Date of Completion


Embargo Period



Stroke, sex chromosomal complement, aging, inflammation, cerebral blood flow, estrogen, testosterone

Major Advisor

Dr. Louise D. McCullough

Associate Advisor

Dr. Lauren H. Sansing

Associate Advisor

Dr. Betty Eipper

Associate Advisor

Dr. Stephen Crocker

Associate Advisor

Dr. Stormy Chamberlain

Field of Study

Biomedical Science


Doctor of Philosophy

Open Access

Campus Access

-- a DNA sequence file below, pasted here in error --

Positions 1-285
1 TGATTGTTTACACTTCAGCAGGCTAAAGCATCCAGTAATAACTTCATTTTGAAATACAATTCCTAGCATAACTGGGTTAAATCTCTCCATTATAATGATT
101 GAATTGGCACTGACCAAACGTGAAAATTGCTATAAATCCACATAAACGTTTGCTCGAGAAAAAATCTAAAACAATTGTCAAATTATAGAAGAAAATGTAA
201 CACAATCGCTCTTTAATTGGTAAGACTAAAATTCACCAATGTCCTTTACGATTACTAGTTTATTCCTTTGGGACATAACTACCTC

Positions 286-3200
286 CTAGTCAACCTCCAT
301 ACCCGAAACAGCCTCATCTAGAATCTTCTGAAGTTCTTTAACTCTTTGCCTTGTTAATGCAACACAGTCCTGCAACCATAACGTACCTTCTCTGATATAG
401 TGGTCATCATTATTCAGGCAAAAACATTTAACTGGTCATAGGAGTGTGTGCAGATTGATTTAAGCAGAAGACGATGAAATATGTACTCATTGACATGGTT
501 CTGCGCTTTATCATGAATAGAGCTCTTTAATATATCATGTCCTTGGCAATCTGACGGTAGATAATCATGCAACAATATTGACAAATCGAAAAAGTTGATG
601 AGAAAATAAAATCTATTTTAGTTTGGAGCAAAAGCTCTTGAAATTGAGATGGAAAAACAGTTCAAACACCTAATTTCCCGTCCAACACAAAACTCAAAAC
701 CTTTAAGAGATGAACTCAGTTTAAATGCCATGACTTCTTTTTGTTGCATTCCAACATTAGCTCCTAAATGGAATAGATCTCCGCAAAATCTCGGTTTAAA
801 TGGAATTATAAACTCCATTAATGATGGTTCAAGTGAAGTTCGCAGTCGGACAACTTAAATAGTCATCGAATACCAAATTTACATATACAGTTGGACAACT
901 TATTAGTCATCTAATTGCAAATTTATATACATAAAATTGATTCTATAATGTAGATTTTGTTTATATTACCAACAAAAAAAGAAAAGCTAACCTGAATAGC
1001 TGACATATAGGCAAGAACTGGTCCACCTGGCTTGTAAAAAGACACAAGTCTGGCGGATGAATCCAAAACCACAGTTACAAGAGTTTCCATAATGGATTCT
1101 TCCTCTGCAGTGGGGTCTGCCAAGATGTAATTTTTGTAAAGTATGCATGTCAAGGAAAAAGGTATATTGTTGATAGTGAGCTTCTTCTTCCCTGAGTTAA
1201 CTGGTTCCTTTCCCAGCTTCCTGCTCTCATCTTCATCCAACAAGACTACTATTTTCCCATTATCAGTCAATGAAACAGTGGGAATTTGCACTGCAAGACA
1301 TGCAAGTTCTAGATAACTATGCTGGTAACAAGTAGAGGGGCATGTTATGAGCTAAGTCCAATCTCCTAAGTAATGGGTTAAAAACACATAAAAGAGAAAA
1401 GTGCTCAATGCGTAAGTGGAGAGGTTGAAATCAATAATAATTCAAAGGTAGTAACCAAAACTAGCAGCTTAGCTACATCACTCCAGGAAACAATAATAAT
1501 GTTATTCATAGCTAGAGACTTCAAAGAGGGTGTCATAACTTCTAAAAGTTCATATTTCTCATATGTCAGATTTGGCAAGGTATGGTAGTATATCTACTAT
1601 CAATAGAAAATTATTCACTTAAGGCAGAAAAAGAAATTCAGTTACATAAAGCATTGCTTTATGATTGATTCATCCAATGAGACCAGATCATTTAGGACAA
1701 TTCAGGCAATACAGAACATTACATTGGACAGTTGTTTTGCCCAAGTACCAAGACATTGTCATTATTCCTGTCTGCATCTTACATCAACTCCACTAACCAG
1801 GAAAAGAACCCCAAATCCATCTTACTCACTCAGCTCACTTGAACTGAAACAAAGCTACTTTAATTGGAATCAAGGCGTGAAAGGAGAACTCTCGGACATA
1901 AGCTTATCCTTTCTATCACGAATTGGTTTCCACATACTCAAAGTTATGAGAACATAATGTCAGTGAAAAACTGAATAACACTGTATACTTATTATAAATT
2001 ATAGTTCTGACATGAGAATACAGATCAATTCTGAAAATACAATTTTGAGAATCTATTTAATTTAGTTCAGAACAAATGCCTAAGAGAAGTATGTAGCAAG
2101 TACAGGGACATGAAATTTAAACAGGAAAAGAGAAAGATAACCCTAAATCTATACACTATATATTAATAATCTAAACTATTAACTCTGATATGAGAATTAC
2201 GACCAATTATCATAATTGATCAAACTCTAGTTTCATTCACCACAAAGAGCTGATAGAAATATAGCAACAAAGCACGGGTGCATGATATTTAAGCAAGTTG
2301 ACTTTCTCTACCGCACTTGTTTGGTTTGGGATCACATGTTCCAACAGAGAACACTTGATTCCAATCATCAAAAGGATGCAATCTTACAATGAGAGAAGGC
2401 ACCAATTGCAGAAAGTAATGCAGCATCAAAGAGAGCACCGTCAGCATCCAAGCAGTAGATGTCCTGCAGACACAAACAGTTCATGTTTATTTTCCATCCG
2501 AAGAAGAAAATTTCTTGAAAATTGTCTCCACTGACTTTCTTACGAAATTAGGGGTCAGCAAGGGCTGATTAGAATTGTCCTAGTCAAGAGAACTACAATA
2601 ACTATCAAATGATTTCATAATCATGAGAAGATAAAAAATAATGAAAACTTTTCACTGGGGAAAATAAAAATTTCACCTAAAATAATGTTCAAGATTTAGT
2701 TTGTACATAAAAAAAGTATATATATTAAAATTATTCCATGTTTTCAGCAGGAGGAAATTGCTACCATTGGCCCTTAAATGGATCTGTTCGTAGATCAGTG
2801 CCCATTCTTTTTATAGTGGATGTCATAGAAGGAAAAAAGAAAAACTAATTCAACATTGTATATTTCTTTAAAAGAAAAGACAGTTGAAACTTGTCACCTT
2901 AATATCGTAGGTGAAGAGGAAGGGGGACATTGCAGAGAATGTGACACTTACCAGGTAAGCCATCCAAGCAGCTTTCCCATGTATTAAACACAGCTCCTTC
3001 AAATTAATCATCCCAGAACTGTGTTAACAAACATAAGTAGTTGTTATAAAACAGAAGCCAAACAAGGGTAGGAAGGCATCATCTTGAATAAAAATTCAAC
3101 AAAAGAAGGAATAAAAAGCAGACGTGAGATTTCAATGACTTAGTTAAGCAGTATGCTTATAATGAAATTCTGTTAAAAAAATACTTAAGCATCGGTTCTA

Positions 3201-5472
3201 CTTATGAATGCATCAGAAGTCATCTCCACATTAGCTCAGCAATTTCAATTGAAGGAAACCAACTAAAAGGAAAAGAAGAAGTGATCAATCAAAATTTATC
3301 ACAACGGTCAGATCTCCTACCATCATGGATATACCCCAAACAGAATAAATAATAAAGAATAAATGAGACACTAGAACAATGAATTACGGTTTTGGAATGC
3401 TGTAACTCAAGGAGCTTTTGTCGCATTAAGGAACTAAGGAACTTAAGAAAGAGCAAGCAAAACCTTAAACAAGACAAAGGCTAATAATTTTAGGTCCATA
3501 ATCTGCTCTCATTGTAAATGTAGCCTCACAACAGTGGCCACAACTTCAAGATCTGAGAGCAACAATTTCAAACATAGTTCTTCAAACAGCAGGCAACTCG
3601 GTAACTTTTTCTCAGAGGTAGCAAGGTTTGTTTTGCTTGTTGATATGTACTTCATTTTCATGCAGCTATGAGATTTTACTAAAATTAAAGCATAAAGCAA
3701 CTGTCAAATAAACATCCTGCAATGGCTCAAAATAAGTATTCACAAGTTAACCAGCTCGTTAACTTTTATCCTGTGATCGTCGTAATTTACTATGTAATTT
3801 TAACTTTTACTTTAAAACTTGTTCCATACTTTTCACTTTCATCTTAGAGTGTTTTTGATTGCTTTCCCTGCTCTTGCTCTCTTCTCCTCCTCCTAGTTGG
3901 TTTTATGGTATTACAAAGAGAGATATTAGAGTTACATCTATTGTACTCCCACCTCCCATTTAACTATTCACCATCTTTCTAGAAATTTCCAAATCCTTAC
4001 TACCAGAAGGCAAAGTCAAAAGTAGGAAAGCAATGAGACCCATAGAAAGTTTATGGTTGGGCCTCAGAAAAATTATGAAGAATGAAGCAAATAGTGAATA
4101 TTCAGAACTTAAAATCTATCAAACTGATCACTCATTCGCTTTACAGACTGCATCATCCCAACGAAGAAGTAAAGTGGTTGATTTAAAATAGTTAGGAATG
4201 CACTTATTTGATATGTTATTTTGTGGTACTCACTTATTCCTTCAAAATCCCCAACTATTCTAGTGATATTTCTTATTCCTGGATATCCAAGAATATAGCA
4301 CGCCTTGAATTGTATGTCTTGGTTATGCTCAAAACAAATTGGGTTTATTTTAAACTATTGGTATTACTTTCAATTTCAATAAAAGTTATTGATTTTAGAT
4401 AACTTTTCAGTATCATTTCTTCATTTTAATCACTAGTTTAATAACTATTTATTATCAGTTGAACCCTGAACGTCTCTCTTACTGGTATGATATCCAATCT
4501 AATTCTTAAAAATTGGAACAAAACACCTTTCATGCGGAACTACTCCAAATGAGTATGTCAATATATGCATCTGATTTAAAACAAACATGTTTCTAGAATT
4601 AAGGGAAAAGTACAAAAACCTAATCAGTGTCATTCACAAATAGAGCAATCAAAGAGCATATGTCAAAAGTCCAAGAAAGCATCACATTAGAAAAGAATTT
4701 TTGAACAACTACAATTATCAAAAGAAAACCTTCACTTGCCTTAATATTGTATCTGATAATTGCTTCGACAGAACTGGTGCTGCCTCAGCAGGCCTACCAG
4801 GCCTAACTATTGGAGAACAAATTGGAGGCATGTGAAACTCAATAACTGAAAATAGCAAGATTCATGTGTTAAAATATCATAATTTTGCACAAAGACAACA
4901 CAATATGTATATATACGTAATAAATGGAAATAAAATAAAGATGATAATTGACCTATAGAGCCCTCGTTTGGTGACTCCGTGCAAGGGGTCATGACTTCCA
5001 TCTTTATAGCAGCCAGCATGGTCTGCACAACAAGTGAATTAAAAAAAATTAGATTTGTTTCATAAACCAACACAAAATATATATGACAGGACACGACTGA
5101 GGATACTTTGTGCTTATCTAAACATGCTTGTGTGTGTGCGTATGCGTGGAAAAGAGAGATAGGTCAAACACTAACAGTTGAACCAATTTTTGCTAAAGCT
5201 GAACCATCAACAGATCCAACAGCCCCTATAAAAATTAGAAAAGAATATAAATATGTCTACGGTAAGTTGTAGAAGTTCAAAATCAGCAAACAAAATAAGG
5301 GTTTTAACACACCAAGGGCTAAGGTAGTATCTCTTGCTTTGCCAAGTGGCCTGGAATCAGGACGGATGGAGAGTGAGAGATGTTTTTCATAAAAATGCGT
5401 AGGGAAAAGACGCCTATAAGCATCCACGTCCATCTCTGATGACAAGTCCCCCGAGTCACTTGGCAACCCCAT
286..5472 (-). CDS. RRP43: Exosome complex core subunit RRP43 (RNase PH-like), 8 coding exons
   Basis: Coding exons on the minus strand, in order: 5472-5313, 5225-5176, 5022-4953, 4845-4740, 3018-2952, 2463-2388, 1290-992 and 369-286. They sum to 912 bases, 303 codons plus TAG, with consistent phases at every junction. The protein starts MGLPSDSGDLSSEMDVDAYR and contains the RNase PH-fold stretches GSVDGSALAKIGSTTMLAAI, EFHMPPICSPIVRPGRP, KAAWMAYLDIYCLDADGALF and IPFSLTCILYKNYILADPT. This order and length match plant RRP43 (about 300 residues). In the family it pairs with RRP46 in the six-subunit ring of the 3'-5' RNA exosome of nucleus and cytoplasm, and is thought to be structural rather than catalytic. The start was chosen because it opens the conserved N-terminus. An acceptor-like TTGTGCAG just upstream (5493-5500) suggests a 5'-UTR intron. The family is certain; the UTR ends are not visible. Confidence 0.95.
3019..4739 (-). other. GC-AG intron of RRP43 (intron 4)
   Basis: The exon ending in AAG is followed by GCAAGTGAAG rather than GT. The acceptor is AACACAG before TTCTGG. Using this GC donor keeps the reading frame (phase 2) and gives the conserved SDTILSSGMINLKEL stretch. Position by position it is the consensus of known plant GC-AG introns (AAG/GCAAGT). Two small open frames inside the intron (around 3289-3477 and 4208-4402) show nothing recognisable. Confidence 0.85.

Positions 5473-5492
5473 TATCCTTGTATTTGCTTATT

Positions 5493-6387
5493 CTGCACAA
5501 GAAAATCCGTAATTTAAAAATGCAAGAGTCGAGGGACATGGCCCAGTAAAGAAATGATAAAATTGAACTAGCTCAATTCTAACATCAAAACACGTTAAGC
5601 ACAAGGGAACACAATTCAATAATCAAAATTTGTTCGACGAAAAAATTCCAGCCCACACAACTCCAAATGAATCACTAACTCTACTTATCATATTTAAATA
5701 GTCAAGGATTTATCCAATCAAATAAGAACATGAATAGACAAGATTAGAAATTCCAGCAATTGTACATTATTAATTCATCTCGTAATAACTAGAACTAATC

Ischemic stroke is now well recognized to be a sexually dimorphic disease. Women enjoy a lower stroke incidence as compared to men, until an advanced age, when this epidemiology reverses and elderly women bear the major brunt of this injury. The etiology underlying this change in stroke risk with age and sex is not well understood at this time. Therefore, the primary objective of this thesis was to determine the etiological factors underlying the sexual dichotomy in ischemic stroke and its reversal with advanced age. Changes in functional and histological outcomes with aging and sex were characterized. It was found that the aged animals have worse functional outcomes, but smaller injury after MCAO. This was not attributable to baseline or intra-ischemic perfusion changes in the aged brain. Moreover, an exaggerated inflammatory response to ischemic stroke was seen in the aged. To determine if sex chromosome complement or sex hormones determine stroke outcomes, we used the four core genotype mouse model. In these mice, Sry, the testes determining gene has been moved from the Y chromosome to an autosome, leading to formation of XY- Sry male mice (abbreviated to XYM). The four groups of mice derived by a cross between this XYM and a wild type XXF, gives the four core genotypes, XXF,XYF, XXM and XYM (Figure 1-14). Stroke outcome studies in these mice demonstrated that there is no role of sex chromosomal complement in shaping the sexual dimorphism in ischemic stroke. It was seen that the sex differences seen in ischemic stroke are predominantly due to the organizational and activational effects of sex hormones. The reversal in stroke epidemiology in males and females at an advanced age appears to be due to gonadal senescence and loss of these sex hormones.